A significant event happened for Calvin that is similar to Luther’s nailing of his Ninety-Five Theses at Wittenberg.  On October 10th, 1533, a friend of Calvin’s, a man named Nicolas Cop had been elected rector of the University of Paris.  As was the common practice, Cop was called to delivery the inauguration sermon on All Saints Day, November 1st.  The sermon was from the Gospel of Matthew 5:3: “Blessed are the poor in spirit” and most scholars believe Calvin had a hand in writing this sermon for his friend. What was memorable about this sermon, other than it was perhaps one of the first sermons John Calvin penned, was that it specifically aimed critically at the abuses of Medieval Roman Catholicism and the unbiblical doctrines taught by the Romish Scholastic Theologians who taught at the university.  In the sermon, Calvin had written, and Cop read for all to hear: “They [the Scholastic teachers] teach nothing of faith, nothing of the love of God, nothing of the remission of sins, nothing of grace, nothing of justification; or if they do so, they pervert and undermine it all by their laws and sophistries. I beg you, who are present, not to tolerate nay longer these heresies and abuses”– -and the war upon Roman Catholicism was declared. Note the primary concerns of the reformers then, and still today in this brief quotation: The importance of faith alone receiving by grace alone the love of God through the justifying grace of Christ’s work for sinners, to bring about repentance and the forgiveness of sins.

After he became a convinced and convicted reformer of Christ’s Church, Calvin became an exile from his home in France because of the persecutions occurring there, and thus experienced the first challenges of what it meant to be a persecuted Christian pilgrim for the Gospel, bearing his cross in daily service to his Lord. During these years 1533-1536, as a young convert to the Reformation, Calvin wandered as a faithful evangelist of the biblical gospel of Christ, and officially renounced his devotedness to the Roman Church. Calvin was becoming a renowned and respected evangelist-preacher in Southern France, Switzerland, and Italy.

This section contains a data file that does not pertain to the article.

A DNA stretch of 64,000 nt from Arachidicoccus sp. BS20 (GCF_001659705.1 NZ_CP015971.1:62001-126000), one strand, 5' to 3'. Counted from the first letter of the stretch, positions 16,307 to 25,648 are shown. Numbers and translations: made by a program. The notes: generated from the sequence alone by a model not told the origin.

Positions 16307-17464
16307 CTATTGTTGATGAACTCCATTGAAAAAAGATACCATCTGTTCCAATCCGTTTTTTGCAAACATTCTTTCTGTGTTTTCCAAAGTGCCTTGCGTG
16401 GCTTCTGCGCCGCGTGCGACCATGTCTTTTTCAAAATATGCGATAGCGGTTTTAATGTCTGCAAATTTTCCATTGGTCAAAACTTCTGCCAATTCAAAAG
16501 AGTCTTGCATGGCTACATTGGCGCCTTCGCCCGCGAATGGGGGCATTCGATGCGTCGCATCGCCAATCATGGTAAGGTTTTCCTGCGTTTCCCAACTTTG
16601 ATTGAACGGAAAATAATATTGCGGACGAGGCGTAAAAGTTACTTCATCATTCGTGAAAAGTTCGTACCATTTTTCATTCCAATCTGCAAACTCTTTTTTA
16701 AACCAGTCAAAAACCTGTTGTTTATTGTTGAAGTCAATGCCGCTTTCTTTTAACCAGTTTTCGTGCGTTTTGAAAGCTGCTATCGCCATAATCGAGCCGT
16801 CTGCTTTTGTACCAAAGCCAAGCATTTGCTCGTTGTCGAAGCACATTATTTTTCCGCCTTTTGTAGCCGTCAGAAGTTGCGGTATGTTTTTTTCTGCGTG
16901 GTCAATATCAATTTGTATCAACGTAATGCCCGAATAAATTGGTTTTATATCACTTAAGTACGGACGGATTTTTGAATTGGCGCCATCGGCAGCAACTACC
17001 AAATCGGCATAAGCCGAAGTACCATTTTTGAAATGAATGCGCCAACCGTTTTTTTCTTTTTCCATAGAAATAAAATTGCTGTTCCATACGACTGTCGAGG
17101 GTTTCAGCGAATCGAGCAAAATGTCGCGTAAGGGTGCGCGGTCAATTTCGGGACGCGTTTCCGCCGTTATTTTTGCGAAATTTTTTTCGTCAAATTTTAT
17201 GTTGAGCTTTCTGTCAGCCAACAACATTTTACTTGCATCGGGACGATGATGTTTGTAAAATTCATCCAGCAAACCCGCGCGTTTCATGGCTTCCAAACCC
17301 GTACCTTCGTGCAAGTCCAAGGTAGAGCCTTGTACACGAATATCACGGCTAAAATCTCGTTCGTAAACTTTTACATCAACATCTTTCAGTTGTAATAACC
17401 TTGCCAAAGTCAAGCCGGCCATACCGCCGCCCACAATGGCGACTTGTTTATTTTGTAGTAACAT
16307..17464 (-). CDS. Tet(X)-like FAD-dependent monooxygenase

In 1536, John Calvin would be elected pastor and teacher of theology at Geneva by the elders and the council and with the consent of the whole people. And the world would never be the same by God’s good grace and providence. It was during this time, he desired to write the first edition of a handbook on Christianity to defend the true reformed faith, to humbly plead on behalf of the persecuted Christians in France, and to especially help Christians who had come to understand the true gospel so that they could read, interpret, and understand their bibles. This book became a runaway bestseller and publishing sensation immediately, and made Calvin a famous pastor and theologian. This book was entitled simply ‘The Institutes in the Christian Religion”.

Let us pray with Calvin:

“Grant, Almighty God, that since it is the principal part of our happiness that in our pilgrimage through this world there is open to us a familiar access to you by faith, O grant that we may be able to come with a pure heart into your presence. And when our lips are polluted, O purify us by your Spirit, so that we may not only pray to you with the mouth but also prove that we do this sincerely, without any dissimulations, and that we earnestly seek to spend our whole life in glorifying your name; until being at length gathered into your celestial kingdom, we may be truly and really united to you, and be made partakers of that glory, which has been brought forth for us by the blood of your only begotten Son. Amen.”